The book is a part of a series entitled – People at Odds, written for the students of Grade 6-12. It claims to have used ‘a straightforward historical approach supported by many examples of how common people have been affected, and often devastated, by political and military forces.’ Further it ‘follows the history chronologically, emphasizing the initial geographic division of the two countries as the main source of conflict.
While the efforts are laudable, regrettably the author has done more harm to the history of the region. Certainly it is a biased and distorted picture of the region. She starts with the mental agony of Cyril Radcliff, entrusted with the stupendous task of dividing a sub-continent in a short period of 36 days. After completing his work within the allotted time he left for his home in a huff to avoid any holocaust of anger of the public. She reveals ‘he accepted no payment for the work’ but does not tell about his brief for drawing the maps of two countries.
With beautiful picture of Mountbatten, she forgot to mention his role in partition of India. Irony of the situation, Mountbatten joined as Viceroy in March 1947 and he hurriedly invited Radcliff, a person unknown to the region, in July 1947 to prepare the blueprint of partition by August 1947. Though Viceroy had enough time at his disposal as Prime Minister Attlee had decided the date of independence in June 1948, but seemed in haste to create his name in the history. Had the date been followed, perhaps proper preparation would have been made and the bloodshed would not have taken place.
Enough details about the ailment and death of M A Jinnah has been given. Mountbatten knew that he might not survive for long but he kept quiet, as Viceroy was keen to be Governor General of both the countries.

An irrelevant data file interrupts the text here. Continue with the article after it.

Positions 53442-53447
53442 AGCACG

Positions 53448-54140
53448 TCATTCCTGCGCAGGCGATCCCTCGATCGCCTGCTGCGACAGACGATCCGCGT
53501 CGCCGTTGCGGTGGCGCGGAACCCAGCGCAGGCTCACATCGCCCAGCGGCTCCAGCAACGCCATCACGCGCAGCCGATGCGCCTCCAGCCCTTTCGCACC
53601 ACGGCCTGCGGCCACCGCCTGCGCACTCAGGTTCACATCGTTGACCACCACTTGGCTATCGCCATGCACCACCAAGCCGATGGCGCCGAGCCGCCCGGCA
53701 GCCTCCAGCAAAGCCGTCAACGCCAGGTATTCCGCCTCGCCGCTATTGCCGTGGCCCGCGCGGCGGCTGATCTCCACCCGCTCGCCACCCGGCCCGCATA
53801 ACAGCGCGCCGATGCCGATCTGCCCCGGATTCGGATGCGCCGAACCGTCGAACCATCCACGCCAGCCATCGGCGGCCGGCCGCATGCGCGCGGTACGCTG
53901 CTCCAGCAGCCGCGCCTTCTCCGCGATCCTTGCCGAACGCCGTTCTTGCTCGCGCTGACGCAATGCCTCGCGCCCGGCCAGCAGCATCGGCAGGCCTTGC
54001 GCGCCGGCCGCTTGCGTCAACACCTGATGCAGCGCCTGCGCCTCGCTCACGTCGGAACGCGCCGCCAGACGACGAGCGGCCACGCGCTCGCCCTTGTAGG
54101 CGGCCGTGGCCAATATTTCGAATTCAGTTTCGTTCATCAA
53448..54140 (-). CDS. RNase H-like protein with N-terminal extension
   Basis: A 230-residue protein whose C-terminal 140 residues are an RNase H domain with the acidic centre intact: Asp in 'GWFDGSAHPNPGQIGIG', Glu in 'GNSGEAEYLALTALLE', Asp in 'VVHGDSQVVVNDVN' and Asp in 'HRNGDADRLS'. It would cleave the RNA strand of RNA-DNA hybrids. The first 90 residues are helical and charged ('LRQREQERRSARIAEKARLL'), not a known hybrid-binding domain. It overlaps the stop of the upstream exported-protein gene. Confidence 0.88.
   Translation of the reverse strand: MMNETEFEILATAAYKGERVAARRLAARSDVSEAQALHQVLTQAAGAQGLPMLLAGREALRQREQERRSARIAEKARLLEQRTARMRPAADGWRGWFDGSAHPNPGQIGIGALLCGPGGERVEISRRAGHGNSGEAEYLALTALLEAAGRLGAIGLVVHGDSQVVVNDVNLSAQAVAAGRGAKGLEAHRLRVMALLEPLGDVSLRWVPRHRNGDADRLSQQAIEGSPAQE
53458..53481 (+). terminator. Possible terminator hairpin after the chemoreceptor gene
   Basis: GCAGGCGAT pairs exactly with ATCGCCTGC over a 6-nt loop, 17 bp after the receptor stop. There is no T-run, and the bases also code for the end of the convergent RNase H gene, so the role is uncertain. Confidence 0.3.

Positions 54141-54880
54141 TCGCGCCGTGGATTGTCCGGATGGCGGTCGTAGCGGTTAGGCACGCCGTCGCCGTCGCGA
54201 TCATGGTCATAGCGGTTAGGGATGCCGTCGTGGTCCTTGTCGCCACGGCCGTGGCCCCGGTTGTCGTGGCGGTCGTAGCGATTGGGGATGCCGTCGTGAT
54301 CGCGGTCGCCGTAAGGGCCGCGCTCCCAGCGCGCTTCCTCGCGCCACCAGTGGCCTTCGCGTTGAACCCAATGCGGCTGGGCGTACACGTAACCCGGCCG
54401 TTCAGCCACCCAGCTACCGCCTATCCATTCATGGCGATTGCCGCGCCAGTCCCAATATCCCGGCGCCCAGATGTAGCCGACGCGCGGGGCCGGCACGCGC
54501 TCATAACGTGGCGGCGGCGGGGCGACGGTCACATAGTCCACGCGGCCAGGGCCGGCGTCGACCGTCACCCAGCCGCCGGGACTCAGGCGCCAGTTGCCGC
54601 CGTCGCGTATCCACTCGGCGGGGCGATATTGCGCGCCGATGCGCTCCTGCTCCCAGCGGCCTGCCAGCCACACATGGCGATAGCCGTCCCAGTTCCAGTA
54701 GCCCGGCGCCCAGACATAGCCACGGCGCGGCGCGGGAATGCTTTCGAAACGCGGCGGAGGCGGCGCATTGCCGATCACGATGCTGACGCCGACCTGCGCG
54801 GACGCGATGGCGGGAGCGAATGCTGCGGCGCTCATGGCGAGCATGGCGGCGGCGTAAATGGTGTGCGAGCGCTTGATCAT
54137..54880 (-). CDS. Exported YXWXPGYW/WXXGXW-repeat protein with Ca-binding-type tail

She starts with the belief that ‘the territory was never a single nation’. If so, why the British were attracted and ruled for two hundred years. There are lot of mistakes and distortion of facts in the book. She appears to be obsessed with – Hindu region and English empire.
A few glaring discrepancies in the book may be cited, especially in regard to India:
- P.28 - Kashmir was the birth place of Nehru
– No he was born in Allahabad. His ancestors were from Kashmir.
- P.29- It is not clear exactly what role Pakistan played in the initial invasion of Kashmir by the Pathan force.
- Perhaps ignorance. What does Pathan force means?
- The two nomenclatures of administration mixed up – Prime Minister and President, at so many places, more in the case of Pakistan.
- P.39 -...rumblings of discontent and challenges to Nehru’s leadership within his own party...
- Unfounded. When, where?
- P. 40 - He (Nehru) resigned from Congress Party, a shock to the nation.
- When? Totally untenable.
- P. 40 - The luxurious palace of Viceroy ... became the home or Nehru.
- Not at all. It became the house of President of India. Nehru was allotted the residence of former British C–in-C General Auchinlek.
- P. 50 - ...a dispute over the boundaries soon led to war.
– it was not small dispute. It was naked aggression.
- P. 51 – Once the war with China had ended, India began to feel pressure...settle dispute with Pak over Kashmir.
-No, India never felt any pressure from any side.
- P. 52 – She (Indira) was secretly making all decisions herself (after Nehru’s illness).
- P.53- (Shastri) lacked Nehru’s desire for peacemaking.
-In fact he was the embodiment of peace as evident in Tashkent Agreement.
- P.60 – Indira Gandhi was in Kashmir ... there she was asked to go back to India at once...she informed PM Shastri about it...
-Not acceptable. Who could say go to India. She was there in India only and anyone knowing her cannot dream about her.
- P. 66 – On Nov 1, 1966, India was once more divided – a new state to become known as Khalistan was created...
-Absurd. Author should correct it urgently.
Every page is full of such glaring mistakes not only about India but about Pakistan as well. They can be compiled in a separate volume. In view of these, the claim that ‘books are packed with valuable information and insights that will give students a firm foundation for understanding the source of these conflicts and a realistic view of the prospects for peace’ seems misleading. At places, she seems perplexed with the volume of information and vastness of the subject
The book has 6 chapters and each chapter has further sub divisions. It also contains one page of chronology of events, suggestions for further reading, bibliography and subject index.